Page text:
My wife, Shirley, said, Well, if nothing’s going to be biting, why go out there anyway? Why drag that same old beat-up fish house around on the lake and go sit out there in the cold? We’ve been at this thirty years and she still asks that question. She shouldn’t, because we probably wouldn’ta been at this thirty years if it weren’t for that, as she said, beat-up old fish house that my Dad and I built when I was a teenager. You’re going to be needing one of your own, he told me, and we put it together from some wood we found at an old homestead site north of town, that and some junk plywood from somewhere. But put that red paint on it and you don’t know it’s junk plywood, do you? Anyway, there were years when the kids were, oh, getting into high school, when I practically lived there half the winter. It’s big enough it’ll fit a cot, and that stove keeps it plenty cozy. I’d come into town to go to work at the plant, stop by the house sometimes for dinner, but I lived out here about two months. I caught enough walleye and pike that when I went home for dinner I wouldn’t get too much static for being gone. And it would take just one dinner, with the kids fighting with each other and Shirley mad about that and about every other little thing but just sitting there, stewing, saying nothing, just looking at me and saying with her eyes that I was completely neglecting the family and look how bad things had gotten. One dinner like that and I’d sneak over to Sullivan’s for dinner the next night (the Corner Cafe was closed by then and the Pie Creek hadn’t opened in its place yet).

Some people come to town and see the houses out on the lake and they think people are crazy to want to sit out there in the cold, or they think the men are irresponsible to sneak away to their little huts, it’s like having a bunch of little Eagle Aeries out there on the lake. They don’t understand how doing that year after year is one of the things that holds families and the town together.

25 / 365 – Unhappy Birthday

FINN TILLARY

Today was Laura’s birthday. It might seem strange that I’d remember it so well, since it’s been give years since we split up, but I’ve marked that birthday for more than fifteen years. It starts to stick to your calendar, like Christmas or the Fourth of July. Her dad came into the cafe, a little later than usual. I knew why he was there. I saw him come in and he sat down in a booth. Didn’t get himself a coffee by the door or anything. I saw Jackie getting ready to take him a cup and a menu and I motioned to her that I would do it. I didn’t have anything urgent on the grill, just a couple of french toast I had just turned. I pointed at those and she nodded and I went over to his booth and sat down. We didn’t even say anything at first. He looked at me and I looked at him. I said, “Can I get you anything?” He shook his head and he said, “Not really hungry.” So I said, “Coffee?” And he said, “OK.”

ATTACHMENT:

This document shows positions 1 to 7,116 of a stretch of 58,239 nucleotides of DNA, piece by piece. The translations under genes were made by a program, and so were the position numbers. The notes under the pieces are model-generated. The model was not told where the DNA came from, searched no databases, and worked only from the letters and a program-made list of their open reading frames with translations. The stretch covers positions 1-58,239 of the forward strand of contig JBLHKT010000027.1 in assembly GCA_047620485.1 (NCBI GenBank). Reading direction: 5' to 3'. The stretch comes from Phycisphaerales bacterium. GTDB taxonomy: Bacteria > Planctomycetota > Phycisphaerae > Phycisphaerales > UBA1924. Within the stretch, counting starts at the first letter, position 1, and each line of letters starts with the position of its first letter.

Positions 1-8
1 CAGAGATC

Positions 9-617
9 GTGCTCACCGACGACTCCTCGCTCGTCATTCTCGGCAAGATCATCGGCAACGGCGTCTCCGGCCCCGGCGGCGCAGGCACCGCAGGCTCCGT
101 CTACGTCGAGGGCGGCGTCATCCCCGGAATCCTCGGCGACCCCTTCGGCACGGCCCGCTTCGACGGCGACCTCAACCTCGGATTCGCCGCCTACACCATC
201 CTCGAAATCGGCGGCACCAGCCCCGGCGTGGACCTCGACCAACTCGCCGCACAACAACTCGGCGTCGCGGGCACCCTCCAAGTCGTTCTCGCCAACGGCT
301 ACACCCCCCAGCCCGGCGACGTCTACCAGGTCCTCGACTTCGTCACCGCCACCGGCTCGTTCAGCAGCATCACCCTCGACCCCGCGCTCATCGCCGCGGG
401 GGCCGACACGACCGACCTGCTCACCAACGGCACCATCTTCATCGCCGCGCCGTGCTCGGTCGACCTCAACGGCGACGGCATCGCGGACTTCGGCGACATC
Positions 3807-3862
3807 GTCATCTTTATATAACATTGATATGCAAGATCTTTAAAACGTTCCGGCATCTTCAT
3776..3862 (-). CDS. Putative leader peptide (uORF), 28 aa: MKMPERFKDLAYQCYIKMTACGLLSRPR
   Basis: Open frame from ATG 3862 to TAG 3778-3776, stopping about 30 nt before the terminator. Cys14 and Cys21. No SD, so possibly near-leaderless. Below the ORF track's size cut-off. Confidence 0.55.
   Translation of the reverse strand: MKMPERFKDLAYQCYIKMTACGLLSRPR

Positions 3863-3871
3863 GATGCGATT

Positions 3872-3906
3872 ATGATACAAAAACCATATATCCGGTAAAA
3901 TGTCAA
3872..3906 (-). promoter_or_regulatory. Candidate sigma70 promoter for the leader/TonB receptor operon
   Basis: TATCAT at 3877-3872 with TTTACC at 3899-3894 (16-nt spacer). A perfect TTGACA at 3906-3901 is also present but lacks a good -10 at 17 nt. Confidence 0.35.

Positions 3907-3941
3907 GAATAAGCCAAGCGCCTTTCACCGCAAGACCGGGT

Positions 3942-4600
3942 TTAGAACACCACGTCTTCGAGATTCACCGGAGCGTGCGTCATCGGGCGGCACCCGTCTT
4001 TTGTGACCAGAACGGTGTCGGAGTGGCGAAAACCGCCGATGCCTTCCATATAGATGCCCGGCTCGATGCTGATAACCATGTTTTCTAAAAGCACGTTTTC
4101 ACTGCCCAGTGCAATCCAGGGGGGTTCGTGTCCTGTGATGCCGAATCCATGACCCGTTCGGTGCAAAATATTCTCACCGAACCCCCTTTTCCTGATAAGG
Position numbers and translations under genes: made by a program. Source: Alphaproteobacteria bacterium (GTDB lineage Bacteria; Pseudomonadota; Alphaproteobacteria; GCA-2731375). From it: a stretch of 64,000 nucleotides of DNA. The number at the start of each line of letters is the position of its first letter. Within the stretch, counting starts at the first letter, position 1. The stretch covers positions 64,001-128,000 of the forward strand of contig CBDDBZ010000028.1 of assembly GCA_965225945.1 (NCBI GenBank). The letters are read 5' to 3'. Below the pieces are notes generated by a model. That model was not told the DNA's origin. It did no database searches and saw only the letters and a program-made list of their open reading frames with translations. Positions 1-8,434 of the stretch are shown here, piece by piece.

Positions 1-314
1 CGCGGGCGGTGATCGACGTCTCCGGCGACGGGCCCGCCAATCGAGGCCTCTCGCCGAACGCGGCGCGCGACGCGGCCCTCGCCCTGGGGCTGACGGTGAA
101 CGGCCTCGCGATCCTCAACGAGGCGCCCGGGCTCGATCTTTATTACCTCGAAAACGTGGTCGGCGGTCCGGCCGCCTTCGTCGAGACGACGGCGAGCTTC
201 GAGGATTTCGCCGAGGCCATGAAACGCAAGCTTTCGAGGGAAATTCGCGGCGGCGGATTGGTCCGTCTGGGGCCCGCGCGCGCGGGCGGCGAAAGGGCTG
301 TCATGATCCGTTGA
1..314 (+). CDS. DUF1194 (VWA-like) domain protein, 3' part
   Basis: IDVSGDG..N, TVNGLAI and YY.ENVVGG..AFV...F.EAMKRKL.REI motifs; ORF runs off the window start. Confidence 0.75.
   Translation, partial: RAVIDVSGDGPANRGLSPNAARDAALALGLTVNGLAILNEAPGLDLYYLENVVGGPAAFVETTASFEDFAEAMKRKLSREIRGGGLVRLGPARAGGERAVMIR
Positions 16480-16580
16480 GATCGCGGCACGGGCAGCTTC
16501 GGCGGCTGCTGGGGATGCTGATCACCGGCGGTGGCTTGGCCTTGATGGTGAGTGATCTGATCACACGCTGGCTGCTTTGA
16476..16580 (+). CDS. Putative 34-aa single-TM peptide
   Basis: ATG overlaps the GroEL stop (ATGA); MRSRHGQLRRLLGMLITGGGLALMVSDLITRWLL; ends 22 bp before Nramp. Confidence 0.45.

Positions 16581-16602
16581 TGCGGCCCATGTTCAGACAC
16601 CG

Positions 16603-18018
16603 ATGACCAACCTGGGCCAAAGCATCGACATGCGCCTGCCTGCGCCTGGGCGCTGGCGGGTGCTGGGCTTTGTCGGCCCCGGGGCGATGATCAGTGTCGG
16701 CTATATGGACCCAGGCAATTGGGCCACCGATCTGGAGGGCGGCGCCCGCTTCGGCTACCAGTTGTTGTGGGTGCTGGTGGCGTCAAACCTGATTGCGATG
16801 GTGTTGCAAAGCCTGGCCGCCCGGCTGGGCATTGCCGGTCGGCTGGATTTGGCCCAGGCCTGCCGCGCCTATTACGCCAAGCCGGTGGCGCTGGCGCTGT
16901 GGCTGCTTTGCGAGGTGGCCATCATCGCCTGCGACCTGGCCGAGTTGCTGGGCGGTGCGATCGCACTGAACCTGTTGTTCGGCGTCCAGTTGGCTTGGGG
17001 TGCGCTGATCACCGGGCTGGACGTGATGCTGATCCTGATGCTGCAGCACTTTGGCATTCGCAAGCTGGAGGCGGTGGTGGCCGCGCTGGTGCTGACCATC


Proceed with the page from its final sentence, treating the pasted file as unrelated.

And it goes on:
Jackie was flipping the french toast when I walked past and I went and got him a cup of coffee and his two creams and went back over. Two guys I didn’t recognize walked in just then and sat in another booth. Jackie went over and I knew I’d have to go back to cooking pretty soon.

I sat down again and I said, “How are you doing?” He shrugged his shoulders and sorta shook his head, like he was trying to shake off bad thoughts, or like he’d just remembered a bad dream and was trying to shake it away. And maybe I was making him remember it. I said, “Have you heard anything?” He shook his head. He said something about talking to the police again, her roommate, but there was nothing. I asked him if he was still sending rent and he said yes. That has to be more than his rent here.

He said, “I don’t know why I keep this up. I’m going to have to go out there and collect her stuff.” I said, “I’ll go with you,” just quick like that, without thinking. He smiled and said it was good of me to say that, but I had jobs here, if I was even staying here long — was I really going to stick around here any longer? He said it would take awhile. He would drive. I said, “If you’re gonna go, then I want to go.” And of course then I thought, Crap, how am I going to do that? But we’ll figure it out.

We didn’t say anything after that. I used to have this feeling about her. No matter where I was, I could think of her and I knew she was out there, doing whatever she was doing in New York or wherever she was. Like we were connected. But I haven’t felt that for a long time, since last summer I think. I thought about saying something and then I thought there was no way I was going to say that. On her birthday, especially.

Jackie was taking an order and motioning to me that she was going to need me in a moment. I got up and he said, “Well, we’ll see.” And I said it again, “I’m coming with.” I told him he should come by the Uptown tonight, since I was working, but he said no, he didn’t like going there. Going to a bar would just remind him he had sorrows to drown.

I’ll bet he did something like drive out to the old homestead and sit in the dark. That’s more his way.